Bringing up a human on your own is no small feat.
Two years and eight month is one hell of a force and this is just the beginning.
It’s a precious time. I’m inspired by other wonderful mothers reminding me every moment with our children is golden.
Through all the inspirational social posts and unforgettable moments with my daughter the gritty reality of being a self-employed single mum exists, and that is not always so precious.
It can be lonely and isolating, boring and frustrating and near impossible to work in the evenings (as a yoga teacher) without enduring a logistical nightmare. It’s tiring, uncertain and scary. Social activities (other than play dates) can be challenging and dating is a nightmare, thus far.
I’m thankful, but then there are those days.
I just really feel alone with it all.
She is the child screaming that won’t get in or out of the car.
Getting us both ready in the morning can take hours and that’s if I work like an absolute machine.
The one with the really snotty nose, unbrushed hair, one shoe on (because she just keeps talking them off!)
As she screams “I am not your friend” at the top of her voice I take a deep breath as a little part inside me screams, squirms and struggles.
The one that twats me, full force (it’s not so hard) in the supermarket because I put the broccoli in the trolley instead of passing it to her first, then she breaks down.
Then she falls asleep at 4pm, wakes at 6pm and won’t fall back to sleep until 11pm, with me – believe me I aim for routine – but things don’t often, or ever go as planned with a toddler.
It is just a phase and each is pure magic.
Writing these moments down, as I re-read them they sound like child play and I think. “How did I feel so low over that.”
Raising a child alone was not something I was ready for. I’d not change it for anything. It’s incredible, she is the best and most important person in my life and brings me so much joy.
As I remind myself, “I’m exactly where I’m meant to be.”
Honestly, in the next moment as she tips me over my edge with what it retrospect would be the smallest of things at the time I’m thinking “how the very fuck am I here”.
I’m the mum that counts to five hoping it will work (it rarely does).
The mum that let’s her child watch nursery rhymes, and in desperate times Peppa Pig if it means that she eats what I’ve made and I get a minute to brush my teeth, check my messages or just stare at a wall for a second in silence happy that she is eating her food.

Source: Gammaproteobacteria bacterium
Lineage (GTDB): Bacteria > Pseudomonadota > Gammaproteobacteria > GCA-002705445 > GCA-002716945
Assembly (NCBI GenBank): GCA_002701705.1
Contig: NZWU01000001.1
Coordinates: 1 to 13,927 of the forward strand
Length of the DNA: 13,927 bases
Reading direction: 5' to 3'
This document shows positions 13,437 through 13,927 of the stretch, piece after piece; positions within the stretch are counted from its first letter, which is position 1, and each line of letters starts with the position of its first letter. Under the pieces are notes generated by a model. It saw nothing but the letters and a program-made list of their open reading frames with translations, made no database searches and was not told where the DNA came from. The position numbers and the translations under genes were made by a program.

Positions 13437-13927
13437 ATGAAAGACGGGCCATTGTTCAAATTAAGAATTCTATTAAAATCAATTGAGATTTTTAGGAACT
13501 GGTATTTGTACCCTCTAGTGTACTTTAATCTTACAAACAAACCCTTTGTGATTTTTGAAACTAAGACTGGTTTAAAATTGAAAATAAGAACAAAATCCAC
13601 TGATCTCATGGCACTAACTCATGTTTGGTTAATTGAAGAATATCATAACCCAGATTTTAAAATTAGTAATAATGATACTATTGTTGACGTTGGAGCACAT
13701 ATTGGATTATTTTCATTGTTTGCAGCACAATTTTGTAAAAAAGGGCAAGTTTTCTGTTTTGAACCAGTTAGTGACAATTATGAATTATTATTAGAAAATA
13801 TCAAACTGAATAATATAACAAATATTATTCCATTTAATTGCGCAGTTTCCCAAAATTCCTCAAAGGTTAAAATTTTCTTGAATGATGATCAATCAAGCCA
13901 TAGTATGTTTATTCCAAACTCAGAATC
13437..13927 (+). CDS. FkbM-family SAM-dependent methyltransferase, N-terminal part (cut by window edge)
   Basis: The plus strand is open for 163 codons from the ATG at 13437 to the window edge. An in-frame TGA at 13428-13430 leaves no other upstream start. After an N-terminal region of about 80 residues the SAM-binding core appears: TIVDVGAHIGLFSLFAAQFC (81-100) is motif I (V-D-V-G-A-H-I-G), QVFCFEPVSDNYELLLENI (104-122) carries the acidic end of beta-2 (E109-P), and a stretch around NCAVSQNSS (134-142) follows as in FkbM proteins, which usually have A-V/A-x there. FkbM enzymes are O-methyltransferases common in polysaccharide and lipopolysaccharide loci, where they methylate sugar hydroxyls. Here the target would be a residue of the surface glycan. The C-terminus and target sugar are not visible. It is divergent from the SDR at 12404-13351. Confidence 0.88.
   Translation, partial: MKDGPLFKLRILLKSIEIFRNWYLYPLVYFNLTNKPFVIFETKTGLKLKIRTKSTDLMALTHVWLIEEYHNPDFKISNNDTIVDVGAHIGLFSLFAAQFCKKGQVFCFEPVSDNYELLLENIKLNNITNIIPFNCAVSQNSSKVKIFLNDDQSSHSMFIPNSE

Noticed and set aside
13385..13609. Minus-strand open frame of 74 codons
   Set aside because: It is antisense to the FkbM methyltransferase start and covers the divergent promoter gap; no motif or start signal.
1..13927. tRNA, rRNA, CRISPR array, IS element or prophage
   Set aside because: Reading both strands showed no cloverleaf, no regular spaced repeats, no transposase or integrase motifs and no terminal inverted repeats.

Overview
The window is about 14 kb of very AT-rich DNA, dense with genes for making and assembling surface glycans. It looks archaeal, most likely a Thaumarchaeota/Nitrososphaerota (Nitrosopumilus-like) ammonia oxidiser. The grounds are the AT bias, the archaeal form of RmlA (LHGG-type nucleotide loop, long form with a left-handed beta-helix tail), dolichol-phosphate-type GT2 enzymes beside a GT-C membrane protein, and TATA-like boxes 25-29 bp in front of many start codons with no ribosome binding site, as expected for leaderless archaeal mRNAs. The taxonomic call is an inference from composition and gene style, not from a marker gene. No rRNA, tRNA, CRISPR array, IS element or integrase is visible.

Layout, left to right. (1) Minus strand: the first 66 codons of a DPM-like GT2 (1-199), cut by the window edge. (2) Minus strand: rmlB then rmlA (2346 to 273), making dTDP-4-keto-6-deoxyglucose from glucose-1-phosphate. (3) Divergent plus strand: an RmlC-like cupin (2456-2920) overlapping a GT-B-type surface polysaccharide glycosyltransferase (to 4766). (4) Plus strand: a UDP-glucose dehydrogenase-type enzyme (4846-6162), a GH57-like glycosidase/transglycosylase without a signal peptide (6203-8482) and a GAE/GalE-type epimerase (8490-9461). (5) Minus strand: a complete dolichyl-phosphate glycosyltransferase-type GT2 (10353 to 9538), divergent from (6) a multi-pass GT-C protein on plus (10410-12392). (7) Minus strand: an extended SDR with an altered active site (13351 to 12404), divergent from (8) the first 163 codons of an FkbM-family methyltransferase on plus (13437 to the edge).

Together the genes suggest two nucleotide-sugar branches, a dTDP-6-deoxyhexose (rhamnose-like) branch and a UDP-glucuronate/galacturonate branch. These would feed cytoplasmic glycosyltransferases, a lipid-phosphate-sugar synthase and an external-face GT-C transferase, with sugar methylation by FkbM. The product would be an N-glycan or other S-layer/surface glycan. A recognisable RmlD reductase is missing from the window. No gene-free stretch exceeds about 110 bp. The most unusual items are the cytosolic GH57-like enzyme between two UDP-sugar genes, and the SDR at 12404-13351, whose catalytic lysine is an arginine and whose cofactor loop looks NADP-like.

The mum that gives my child all the experiences I possibly can. The mum that has no qualms (anymore) if she climbs into bed with me every night, it’s lush (even if the first thing she does in the morning is cry or refuse to wake up when we have no time at all before leaving the house).
As we sit on a field, or beach, or the garden for hours dancing and singing or role play I see her cool little character beaming out at me and I’m filled with so much love I forget all the screams and exhaustion.
The mum that’s proud to sit and play, anywhere at any time, when I have the capacity too.
The mum that accepts sometimes I will be on my phone when she is around, sometimes I do have to tell her “babe mummy needs to work”, sometimes I will have to put my stuff first.
We don’t plan to be single mums so the responsibility of a child 24/7 is intense.
I’m for ever adjusting life, plans, my emotions and my relationships with others. Accepting changes as they come and planting new seeds with hope.
Understanding that people, even those close to me, might never fully understand.
Being a single mum won’t prevent me and my daughter from from having amazingly experiences in life. Recently I felt the strain, the financial restrictions – from time to time a misunderstanding gaze of someone who judges me in the street and I feel like shouting “I have her all the time. Don’t judge me in this moment for being on my phone, or rolling my eyes or handing her a vegan sausage roll because I didn’t have time or the capacity to make a packed lunch.”
But of course I don’t, I swallow my thoughts and know my own truth.
It’s tough and it’s unexplained and really unless you’ve been through it, you have no idea how many plates us mums (single or not) are having to hold, how tired we are, how many times we’ve cried simply because we feel overwhelmed, unsupported, misunderstood or unheard.
How many people we try and keep ‘happy’ or how many people we upset in the decisions we make, which are our decisions to make.
How hard it is to carry other peoples anger – this is one of the hardest for me.
I’m over what happened to me, in my separation, and wish those who loved me would let it go too and stop feeling hating someone for what happened to me.
It was hard for me and I’m sure others to let go of the idea of a ‘happy family unit’, I mourned it for a long time knowing I had to commit to a new life which put so much onus on me.
It’s easy to be stuck with grief, to hold onto the toxic emotions we find in these circumstances. Even in grief we can feel isolated.
Your not the only person going through what you are going through.
I’m thankful for the groups I’ve found in organisations like Women’s Aid and support I received from Changing Lives in Newcastle upon Tyne. I’m thankful for the mothers I know. I’m thankful for the journey.
There are so many layouts of single mum-dom.
Many I’ve not even tasted yet. Some I hope I never have too.
There’s so many single mums out there.
If you know a single mum don’t expect her pot to be full.
In fact, a lot of the time she likely to be running on empty.
If you are a single mum who like me, struggles from time to time.
Know that you are stronger than you know and have so much knowledge inside you to pass down to your child.
Be part of your community, attend classes and well-being activities with your child, do those things that will fill both of your pots when ever you can.